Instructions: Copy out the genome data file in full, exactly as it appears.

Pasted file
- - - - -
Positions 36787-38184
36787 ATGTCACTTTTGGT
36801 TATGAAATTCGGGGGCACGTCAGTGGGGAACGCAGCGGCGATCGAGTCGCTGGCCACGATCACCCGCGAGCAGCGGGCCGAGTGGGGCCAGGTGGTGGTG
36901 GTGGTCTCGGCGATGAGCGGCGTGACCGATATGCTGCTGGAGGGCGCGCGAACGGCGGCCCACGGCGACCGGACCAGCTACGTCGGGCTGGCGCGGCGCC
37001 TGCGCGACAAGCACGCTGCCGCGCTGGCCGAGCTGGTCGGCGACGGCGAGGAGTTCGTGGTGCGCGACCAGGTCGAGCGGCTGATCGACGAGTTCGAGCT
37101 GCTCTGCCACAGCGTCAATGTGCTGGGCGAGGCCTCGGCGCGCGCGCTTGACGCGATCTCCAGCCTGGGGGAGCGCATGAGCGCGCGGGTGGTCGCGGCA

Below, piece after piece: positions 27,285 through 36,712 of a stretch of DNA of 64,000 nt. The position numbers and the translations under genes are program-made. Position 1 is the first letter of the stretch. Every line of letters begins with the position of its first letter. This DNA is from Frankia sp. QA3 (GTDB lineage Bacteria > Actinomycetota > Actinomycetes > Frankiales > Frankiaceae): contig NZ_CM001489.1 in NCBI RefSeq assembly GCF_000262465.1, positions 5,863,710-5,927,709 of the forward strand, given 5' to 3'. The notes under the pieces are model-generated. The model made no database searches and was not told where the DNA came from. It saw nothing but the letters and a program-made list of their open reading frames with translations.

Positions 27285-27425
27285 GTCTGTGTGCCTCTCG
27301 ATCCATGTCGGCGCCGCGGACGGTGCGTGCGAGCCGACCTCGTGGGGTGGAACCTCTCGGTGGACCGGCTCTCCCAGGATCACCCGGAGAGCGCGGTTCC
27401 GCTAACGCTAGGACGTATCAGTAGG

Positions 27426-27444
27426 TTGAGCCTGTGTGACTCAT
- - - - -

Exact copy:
Positions 36787-38184
36787 ATGTCACTTTTGGT
36801 TATGAAATTCGGGGGCACGTCAGTGGGGAACGCAGCGGCGATCGAGTCGCTGGCCACGATCACCCGCGAGCAGCGGGCCGAGTGGGGCCAGGTGGTGGTG
36901 GTGGTCTCGGCGATGAGCGGCGTGACCGATATGCTGCTGGAGGGCGCGCGAACGGCGGCCCACGGCGACCGGACCAGCTACGTCGGGCTGGCGCGGCGCC
37001 TGCGCGACAAGCACGCTGCCGCGCTGGCCGAGCTGGTCGGCGACGGCGAGGAGTTCGTGGTGCGCGACCAGGTCGAGCGGCTGATCGACGAGTTCGAGCT
37101 GCTCTGCCACAGCGTCAATGTGCTGGGCGAGGCCTCGGCGCGCGCGCTTGACGCGATCTCCAGCCTGGGGGAGCGCATGAGCGCGCGGGTGGTCGCGGCA

Below, piece after piece: positions 27,285 through 36,712 of a stretch of DNA of 64,000 nt. The position numbers and the translations under genes are program-made. Position 1 is the first letter of the stretch. Every line of letters begins with the position of its first letter. This DNA is from Frankia sp. QA3 (GTDB lineage Bacteria > Actinomycetota > Actinomycetes > Frankiales > Frankiaceae): contig NZ_CM001489.1 in NCBI RefSeq assembly GCF_000262465.1, positions 5,863,710-5,927,709 of the forward strand, given 5' to 3'. The notes under the pieces are model-generated. The model made no database searches and was not told where the DNA came from. It saw nothing but the letters and a program-made list of their open reading frames with translations.

Positions 27285-27425
27285 GTCTGTGTGCCTCTCG
27301 ATCCATGTCGGCGCCGCGGACGGTGCGTGCGAGCCGACCTCGTGGGGTGGAACCTCTCGGTGGACCGGCTCTCCCAGGATCACCCGGAGAGCGCGGTTCC
27401 GCTAACGCTAGGACGTATCAGTAGG

Positions 27426-27444
27426 TTGAGCCTGTGTGACTCAT